Here you can find two articles from "The Washington Post", that I think that could be very interesting about the meeting between Cristina and Obama. They talked about different issues but I want to point just the two mains: first the US Government promise to open files in order to investigate about argentine military government crimes (1976-1983); and by the other hand when Obama congratulates Cristina during his speech.
Las notas son puestas en ingles, siguiendo una lógica manifestada ya en notas previas tomadas de diarios extranjeros. Creo que es siempre interesante ver cómo se pondera, se sintetiza y se habla del Proyecto Nacional en el mundo, y que mejor que tener dichas expresiones en su lengua de origen.
Por otra parte es también una forma de alcanzar espacios para la militancia que trasciendan los límites propios del idioma, es decir, de esta manera pueden leernos, como de hecho sucede, desde otros países.
- US Rep urges Obama to promise Fernandez he’ll open intelligence files on Argentine junta
BUENOS AIRES, Argentina — A U.S. congressman who played a key role in declassifying secret U.S. files on the Chilean dictatorship is urging President Barack Obama to make a similar commitment to Argentine President Cristina Fernandez when they meet in France on Friday.
“You now have the opportunity to prove our dedication to human rights and build upon your transparency efforts while strengthening the diplomatic relationship with the government of Argentina,” U.S. Rep. Maurice Hinchey wrote in a letter to Obama, which he shared with The Associated Press on Thursday.
Hinchey believes the files of the Federal Bureau of Investigation as well as the Pentagon and Central Intelligence Agency, which closely monitored their South American military allies, could help Argentina prosecute these crimes, and perhaps identify hundreds more of the young people who were stolen as babies from political prisoners.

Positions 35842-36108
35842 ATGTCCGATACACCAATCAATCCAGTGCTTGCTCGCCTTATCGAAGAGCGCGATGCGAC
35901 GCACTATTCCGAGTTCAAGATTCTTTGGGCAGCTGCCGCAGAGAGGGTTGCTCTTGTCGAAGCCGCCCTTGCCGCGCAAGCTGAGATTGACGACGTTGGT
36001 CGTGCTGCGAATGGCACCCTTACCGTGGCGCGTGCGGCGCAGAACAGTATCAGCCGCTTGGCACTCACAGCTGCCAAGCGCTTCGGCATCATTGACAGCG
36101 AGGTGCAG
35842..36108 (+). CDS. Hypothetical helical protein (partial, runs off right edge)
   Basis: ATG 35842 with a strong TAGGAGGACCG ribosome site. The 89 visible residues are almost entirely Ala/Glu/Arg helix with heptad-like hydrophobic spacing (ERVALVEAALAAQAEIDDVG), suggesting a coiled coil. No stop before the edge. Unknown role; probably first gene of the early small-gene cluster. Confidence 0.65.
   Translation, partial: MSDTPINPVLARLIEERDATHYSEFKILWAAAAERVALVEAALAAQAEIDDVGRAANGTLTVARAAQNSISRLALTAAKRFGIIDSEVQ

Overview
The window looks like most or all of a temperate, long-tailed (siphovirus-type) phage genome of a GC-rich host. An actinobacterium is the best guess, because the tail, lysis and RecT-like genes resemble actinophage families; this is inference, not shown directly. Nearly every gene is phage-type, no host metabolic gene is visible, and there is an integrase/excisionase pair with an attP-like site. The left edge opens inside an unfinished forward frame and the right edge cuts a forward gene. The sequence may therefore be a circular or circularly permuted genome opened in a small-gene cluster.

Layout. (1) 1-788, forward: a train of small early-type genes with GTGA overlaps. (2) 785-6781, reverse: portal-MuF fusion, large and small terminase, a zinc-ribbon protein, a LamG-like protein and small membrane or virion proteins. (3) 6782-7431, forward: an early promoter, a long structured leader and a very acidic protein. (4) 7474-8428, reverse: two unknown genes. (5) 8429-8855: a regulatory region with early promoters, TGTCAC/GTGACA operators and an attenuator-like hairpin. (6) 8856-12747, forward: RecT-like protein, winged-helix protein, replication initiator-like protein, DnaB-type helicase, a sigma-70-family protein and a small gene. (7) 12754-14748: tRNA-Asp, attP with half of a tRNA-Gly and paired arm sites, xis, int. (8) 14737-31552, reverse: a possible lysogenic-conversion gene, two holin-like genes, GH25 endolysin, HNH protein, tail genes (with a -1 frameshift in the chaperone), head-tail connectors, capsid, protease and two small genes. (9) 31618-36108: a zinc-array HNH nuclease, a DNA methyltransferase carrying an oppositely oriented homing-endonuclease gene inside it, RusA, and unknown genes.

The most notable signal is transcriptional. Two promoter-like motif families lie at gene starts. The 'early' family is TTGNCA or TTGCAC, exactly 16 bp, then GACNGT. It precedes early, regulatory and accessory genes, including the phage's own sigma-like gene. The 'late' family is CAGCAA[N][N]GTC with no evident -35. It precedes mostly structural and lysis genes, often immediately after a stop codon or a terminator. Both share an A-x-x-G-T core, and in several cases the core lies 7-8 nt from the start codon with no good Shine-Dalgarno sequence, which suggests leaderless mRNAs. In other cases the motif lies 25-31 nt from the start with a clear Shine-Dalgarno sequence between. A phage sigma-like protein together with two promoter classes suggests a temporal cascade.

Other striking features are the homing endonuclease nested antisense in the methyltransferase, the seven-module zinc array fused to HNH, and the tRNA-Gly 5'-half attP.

Hinchey, a Democrat from New York, has failed to persuade the GOP-controlled Congress to declassify the Argentina files, most recently in May. But since the documents involved are more than 25 years old, Hinchey argued in his letter that Obama can simply declassify them by executive order, without congressional approval and avoiding a long backlog of other classified files awaiting review.
Congress did approve a similar amendment by Hinchey in 1999 that led to the publication of 24,000 declassified U.S. documents on Chile, helping that country prosecute crimes against humanity committed during the dictatorship of Gen. Augusto Pinochet.
The Argentine Embassy in Washington said it would have no comment on the letter.
- Obama hails ties between US, Argentina; congratulates President Fernandez on her re-election
CANNES, France — President Barack Obama says a meeting with Argentina’s president gave them a nice opportunity to build on the long history between their countries.
Obama said the U.S. and Argentina share a range of common interests and concerns, including about the global economy. Argentina suffered a devastating default on its debt in 2001 but has experienced nearly a decade of strong economic growth since then.